Some teens engage in attention seeking behavior in order to get a reaction, any reaction, out of pre-occupied parents. It is essential that you be aware of major changes in your own routine and behaviors. You may have to look for help outside the family. Your parents love you but the illness is sure to be consuming their time.

How You Can Help

You can help your parents by taking on extra work around the house. Lending a hand may even help you cope. Take responsibility for household chores or taking care of younger siblings. The idea that taking on extra chores and responsibilities can ease your stress may seem crazy but helping out your parents is actually empowering.

At a time when you may feel completely helpless, helping with daily chores can give you back a much needed sense of control over your life and the fate of your family. By doing what you can to maintain a sense of normality in the household you will find your life will feel less disrupted.

It is OK for you to take the initiative and do things without being asked. Making dinner, doing laundry, tidying up, and helping younger siblings will be appreciated even if your parents don’t seem to notice. Remember they have a lot on their plate right now. Even if they don’t pour on the praise your help in taking care of the family will be appreciated.

Be Aware of Stress

Know when your parents are in a state of high stress. Traditional high stress moments when a parent is ill would be; after a doctor’s visits, after a medical treatment, when the illness flares up or gets worse, after a fight, or when finances are at issue. Choose your timing carefully when bringing up issues but make sure to keep the lines of communication with your parents open.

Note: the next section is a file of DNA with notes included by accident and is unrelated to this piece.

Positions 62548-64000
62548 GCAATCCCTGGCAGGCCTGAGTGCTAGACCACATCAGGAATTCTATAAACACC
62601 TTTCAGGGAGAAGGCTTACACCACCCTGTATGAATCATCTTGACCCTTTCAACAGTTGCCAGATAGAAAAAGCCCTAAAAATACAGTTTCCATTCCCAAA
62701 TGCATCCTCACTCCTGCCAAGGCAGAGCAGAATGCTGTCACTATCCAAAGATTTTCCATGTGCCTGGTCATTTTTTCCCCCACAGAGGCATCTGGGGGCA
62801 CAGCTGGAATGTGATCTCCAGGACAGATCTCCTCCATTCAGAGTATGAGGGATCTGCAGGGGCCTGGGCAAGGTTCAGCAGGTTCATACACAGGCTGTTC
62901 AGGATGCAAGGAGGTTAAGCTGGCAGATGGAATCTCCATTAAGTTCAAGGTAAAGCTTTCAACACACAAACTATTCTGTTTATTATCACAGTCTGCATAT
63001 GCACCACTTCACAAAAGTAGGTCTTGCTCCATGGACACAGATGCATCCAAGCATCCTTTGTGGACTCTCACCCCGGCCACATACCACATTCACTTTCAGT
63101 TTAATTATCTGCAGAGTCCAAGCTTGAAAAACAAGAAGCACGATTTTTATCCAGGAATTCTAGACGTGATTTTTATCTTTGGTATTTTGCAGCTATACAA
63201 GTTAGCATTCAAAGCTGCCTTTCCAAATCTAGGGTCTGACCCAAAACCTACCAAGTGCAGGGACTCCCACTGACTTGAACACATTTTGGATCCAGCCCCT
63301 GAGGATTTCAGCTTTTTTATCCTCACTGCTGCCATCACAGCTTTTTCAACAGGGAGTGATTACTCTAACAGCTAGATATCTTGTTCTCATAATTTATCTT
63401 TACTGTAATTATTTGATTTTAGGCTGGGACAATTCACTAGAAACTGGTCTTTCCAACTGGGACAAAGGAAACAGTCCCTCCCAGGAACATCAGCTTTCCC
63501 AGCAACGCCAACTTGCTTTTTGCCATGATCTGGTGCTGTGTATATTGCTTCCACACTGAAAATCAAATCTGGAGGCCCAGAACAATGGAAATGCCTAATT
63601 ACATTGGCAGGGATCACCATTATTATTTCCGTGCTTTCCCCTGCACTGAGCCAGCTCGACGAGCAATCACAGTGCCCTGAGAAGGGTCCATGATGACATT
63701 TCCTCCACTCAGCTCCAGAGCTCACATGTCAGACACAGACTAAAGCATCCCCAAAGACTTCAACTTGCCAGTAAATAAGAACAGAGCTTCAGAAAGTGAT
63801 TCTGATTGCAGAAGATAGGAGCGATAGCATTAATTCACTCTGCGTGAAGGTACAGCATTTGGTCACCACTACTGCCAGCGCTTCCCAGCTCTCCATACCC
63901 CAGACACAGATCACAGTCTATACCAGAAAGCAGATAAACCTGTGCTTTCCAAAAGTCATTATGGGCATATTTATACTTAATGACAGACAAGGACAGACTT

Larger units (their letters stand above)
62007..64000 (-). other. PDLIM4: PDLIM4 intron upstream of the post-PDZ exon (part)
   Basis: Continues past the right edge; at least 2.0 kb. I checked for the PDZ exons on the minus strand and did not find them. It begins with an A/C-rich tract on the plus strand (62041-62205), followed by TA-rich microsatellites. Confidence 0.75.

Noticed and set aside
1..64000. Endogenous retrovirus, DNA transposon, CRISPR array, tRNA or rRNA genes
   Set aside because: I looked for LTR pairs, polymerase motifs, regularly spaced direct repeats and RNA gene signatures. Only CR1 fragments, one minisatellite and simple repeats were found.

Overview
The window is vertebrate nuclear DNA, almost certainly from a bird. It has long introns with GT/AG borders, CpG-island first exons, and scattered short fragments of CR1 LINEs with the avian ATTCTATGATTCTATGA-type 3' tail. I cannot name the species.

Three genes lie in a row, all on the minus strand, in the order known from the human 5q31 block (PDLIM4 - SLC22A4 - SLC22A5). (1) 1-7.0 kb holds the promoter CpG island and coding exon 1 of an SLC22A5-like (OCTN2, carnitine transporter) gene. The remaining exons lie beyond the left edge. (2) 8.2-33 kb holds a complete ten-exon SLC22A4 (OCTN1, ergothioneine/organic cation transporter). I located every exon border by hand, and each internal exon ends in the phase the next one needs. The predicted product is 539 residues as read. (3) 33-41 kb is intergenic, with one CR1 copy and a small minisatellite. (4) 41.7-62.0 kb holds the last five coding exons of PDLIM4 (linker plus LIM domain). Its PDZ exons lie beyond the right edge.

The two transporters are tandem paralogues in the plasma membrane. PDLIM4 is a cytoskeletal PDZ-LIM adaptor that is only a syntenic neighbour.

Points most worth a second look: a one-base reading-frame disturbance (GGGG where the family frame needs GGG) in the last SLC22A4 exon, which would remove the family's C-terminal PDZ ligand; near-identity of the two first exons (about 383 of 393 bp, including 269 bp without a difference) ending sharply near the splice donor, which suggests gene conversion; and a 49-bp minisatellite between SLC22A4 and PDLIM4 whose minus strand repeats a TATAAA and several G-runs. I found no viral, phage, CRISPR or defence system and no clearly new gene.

It can be hard to know which parent to turn to when you need to talk but don’t assume that you should automatically go to the healthy parent. If the ill parent is the person you would have turned to in the past that doesn’t have to change. You can still turn to them. They will let you know if it’s more than they can handle. Don’t let issues build up or keep emotions bottled up.

How to Help Yourself

When a parent is ill is it is important for you to take care of yourself. While there will be changes in your life on some very fundamental levels it doesn’t mean things need to spiral out of control.

Do your best to keep your home life as normal as possible. Your parent’s illness does not have to consume every minute of your day and every second of your thoughts. You are not being a bad child by thinking of yourself at times. Maintaining your own life and your own sense of identity in the world is essential at this time.

At trying times like these you will learn who your true friends are. Don't be afraid to lean on them. If you need extra help turn to a trusted adult like a teacher, school counselor, religious leader or family member.

There are also support-groups that can help you out. You can find out about the services available in your area through a school counselor or your family doctor. Consider joining a support group as soon as you learn of your parent’s illness. No matter what, don’t be afraid to reach out for help when you are feeling scared, depressed or overwhelmed. People will be there for you.